The Children’s Online Privacy Protection Act (COPPA) is a U.S. federal law that (usually) requires companies to obtain verifiable parental consent before collecting, using or disclosing personal information from a child 13 and under. It has been in effect since 2000 and impacts companies providing online services including websites, advertising, and mobile apps.
However, the COPPA legislation leaves it up to companies to determine how they will collect verifiable parental consent. In this post, we’ll outline some general principles and acceptable methods for achieving this:
General Principles for Collecting Verifiable Parental Consent
Companies Must Obtain Parental Consent Before Collecting Personal Information
With very limited exceptions, companies must get verifiable parental consent before collecting any personal data online from children under 13.
There are a number of limited exceptions to the COPPA Rule. However, we wanted to elaborate on one exception that we regularly see clients misinterpret: the internal operations exception.
Internal Operations Exception: COPPA
The internal operations exception applies where personal information collected from a child is used to support internal operations, such as:
- Authenticating users;
- Personalizing content;
- Serving contextual advertising or frequency capping;
- Protecting the security or integrity of the user, website, or online service;
- Ensuring legal or regulatory compliance;
- Performing network communications;
- Maintaining or analyzing the functioning of the service; and
- Responding to a child’s specific request.
Under this exception, companies are not required to obtain verifiable parental consent where the collection of this information from children 13 or under is solely for the above purposes.
It’s important to note that this exception must be adopted with a very narrow interpretation.
Moreover, companies cannot use the information you collect to contact or amass a profile about a specific person. Nor can it be relied on if personal information other than a persistent identifier is collected.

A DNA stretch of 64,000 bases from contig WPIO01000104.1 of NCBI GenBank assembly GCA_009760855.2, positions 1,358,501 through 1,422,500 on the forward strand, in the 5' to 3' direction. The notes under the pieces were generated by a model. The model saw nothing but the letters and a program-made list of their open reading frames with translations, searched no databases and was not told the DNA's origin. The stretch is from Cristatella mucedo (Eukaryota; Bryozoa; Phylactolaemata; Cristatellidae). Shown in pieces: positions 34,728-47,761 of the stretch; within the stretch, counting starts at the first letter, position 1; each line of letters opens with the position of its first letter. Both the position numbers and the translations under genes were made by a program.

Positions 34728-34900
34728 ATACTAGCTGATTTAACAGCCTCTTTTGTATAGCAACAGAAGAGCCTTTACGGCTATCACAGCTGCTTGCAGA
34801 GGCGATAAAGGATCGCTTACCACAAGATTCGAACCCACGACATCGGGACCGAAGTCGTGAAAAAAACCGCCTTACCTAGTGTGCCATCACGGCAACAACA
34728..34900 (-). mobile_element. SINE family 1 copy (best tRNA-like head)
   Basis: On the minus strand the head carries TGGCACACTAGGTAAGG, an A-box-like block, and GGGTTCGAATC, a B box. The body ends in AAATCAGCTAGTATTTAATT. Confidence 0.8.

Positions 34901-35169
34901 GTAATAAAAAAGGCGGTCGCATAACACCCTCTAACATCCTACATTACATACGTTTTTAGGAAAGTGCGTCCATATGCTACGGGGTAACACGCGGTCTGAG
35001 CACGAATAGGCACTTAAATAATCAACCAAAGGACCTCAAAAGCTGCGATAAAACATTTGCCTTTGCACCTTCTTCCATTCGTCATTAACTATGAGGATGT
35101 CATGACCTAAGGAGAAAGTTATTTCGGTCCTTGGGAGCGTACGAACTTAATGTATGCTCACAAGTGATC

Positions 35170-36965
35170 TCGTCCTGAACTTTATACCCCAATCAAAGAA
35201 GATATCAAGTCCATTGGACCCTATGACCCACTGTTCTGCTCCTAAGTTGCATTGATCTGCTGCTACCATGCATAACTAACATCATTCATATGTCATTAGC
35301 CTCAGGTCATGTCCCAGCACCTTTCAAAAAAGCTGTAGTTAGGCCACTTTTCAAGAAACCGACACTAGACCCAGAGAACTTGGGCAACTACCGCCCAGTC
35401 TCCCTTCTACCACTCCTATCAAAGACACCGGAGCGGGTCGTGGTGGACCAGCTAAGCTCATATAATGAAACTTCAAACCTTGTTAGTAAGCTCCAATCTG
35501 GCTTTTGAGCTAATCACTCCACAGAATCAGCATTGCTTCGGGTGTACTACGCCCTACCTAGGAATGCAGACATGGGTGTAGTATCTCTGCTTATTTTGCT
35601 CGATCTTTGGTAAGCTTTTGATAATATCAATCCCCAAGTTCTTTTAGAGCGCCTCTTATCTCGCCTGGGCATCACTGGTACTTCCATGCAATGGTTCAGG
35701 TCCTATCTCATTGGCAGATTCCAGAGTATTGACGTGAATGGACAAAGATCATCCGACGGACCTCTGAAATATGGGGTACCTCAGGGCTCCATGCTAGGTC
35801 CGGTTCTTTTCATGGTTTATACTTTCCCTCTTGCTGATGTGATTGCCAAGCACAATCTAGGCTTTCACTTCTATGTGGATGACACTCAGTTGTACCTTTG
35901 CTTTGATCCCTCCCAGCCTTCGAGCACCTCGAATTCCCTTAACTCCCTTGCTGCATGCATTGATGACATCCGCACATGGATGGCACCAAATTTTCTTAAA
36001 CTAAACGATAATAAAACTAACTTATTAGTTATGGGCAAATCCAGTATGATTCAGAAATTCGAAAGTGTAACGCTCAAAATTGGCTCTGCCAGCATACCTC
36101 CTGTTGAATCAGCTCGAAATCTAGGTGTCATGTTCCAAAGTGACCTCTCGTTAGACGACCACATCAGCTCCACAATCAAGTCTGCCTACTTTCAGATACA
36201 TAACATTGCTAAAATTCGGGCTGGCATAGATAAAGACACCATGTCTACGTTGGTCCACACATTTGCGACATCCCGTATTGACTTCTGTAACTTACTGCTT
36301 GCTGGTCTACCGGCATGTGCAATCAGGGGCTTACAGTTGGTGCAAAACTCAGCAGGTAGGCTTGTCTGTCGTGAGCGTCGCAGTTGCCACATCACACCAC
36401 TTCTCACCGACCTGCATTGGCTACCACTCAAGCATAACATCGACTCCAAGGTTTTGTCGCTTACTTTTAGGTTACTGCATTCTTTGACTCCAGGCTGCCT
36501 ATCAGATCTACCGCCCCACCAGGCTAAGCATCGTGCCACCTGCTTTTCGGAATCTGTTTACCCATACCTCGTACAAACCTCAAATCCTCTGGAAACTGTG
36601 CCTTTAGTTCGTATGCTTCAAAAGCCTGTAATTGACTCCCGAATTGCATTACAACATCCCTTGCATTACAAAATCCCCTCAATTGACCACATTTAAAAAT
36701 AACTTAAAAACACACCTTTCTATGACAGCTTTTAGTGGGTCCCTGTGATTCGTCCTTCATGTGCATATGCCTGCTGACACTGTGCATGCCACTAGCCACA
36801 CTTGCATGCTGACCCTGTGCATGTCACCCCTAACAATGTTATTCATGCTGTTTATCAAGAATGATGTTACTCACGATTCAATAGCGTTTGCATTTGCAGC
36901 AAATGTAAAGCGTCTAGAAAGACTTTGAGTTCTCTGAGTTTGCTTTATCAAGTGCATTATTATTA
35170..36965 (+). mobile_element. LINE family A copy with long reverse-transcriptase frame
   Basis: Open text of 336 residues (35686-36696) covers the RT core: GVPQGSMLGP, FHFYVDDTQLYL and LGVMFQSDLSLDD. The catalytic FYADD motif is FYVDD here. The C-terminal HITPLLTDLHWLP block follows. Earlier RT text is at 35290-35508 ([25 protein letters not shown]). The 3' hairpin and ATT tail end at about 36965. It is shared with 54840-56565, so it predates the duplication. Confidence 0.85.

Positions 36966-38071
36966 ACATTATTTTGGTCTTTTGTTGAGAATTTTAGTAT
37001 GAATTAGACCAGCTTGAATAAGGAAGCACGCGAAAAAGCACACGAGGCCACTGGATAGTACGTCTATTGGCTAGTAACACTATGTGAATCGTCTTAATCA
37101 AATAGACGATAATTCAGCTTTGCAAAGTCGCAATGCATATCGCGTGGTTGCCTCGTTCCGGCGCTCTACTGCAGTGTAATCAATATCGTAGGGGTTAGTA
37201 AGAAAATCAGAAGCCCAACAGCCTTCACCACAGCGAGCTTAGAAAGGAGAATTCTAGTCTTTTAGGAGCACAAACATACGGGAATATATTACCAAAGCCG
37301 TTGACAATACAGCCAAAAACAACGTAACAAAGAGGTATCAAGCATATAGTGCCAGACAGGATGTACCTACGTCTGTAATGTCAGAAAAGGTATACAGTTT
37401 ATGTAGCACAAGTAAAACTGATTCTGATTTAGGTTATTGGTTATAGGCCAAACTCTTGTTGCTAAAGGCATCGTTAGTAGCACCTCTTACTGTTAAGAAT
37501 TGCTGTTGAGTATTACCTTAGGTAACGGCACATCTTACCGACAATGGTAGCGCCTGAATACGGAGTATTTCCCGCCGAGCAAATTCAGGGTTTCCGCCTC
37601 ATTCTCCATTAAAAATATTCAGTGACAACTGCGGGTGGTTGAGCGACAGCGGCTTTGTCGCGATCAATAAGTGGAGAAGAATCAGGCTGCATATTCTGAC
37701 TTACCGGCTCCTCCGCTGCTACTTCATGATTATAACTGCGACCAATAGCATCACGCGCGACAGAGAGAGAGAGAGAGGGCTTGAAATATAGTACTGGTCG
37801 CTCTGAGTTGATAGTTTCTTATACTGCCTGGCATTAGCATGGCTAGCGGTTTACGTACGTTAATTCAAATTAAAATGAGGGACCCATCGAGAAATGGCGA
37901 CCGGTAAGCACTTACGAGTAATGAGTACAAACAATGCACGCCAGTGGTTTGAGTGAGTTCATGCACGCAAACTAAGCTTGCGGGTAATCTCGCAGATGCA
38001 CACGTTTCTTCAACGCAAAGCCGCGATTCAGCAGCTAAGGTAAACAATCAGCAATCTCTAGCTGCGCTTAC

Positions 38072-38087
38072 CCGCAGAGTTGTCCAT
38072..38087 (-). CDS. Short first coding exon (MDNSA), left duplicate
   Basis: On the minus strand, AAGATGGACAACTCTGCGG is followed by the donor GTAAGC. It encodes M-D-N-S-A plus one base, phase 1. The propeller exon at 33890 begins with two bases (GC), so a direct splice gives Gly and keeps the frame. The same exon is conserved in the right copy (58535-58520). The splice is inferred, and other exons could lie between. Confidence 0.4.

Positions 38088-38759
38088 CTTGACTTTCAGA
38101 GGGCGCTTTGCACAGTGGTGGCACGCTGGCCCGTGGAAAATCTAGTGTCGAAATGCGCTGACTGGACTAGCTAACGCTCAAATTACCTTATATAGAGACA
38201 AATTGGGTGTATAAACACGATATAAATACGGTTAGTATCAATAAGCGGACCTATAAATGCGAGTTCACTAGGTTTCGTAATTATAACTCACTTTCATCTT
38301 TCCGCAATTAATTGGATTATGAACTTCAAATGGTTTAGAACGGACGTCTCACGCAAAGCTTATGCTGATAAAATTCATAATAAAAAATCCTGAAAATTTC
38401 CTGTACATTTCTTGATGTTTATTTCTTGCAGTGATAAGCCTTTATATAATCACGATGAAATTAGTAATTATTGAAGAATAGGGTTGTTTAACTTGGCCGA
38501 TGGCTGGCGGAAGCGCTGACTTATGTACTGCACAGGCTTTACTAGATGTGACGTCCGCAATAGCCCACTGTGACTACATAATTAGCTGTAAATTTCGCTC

Parties Permitted to Provide Verifiable Parental Consent
A child’s parents (or legal guardians) will typically be required to provide the verifiable consent, however, COPPA allows a child’s teacher, school, or school district (“educators”) to act as the parent’s agent and consent on a parent’s behalf in some circumstances.
The school’s authority to act on behalf of a parent is limited to the school context. This means that the school’s ability to consent is limited to situations in which the student’s personal data is used for the benefit of the school and for no other commercial purpose (such as behavioral advertising or building user profiles for commercial purposes).
The Consent Must Be Verifiable
The verifiability of the consent is a key element of COPPA compliance. While the FTC hasn’t prescribed exactly how companies can meet this requirement, they have offered guidance.
Whatever method you choose to get parental/educator consent “must be reasonably calculated, in light of available technology, to ensure that the parent/educator providing consent is the child’s parent/educator.”
Accepted Methods of Obtaining Verifiable Parental Consent
Examples of methods that meet this standard include:
- Print & Send. Providing a consent form to be signed by the parent/educator and returned by mail, fax, or by electronic scan;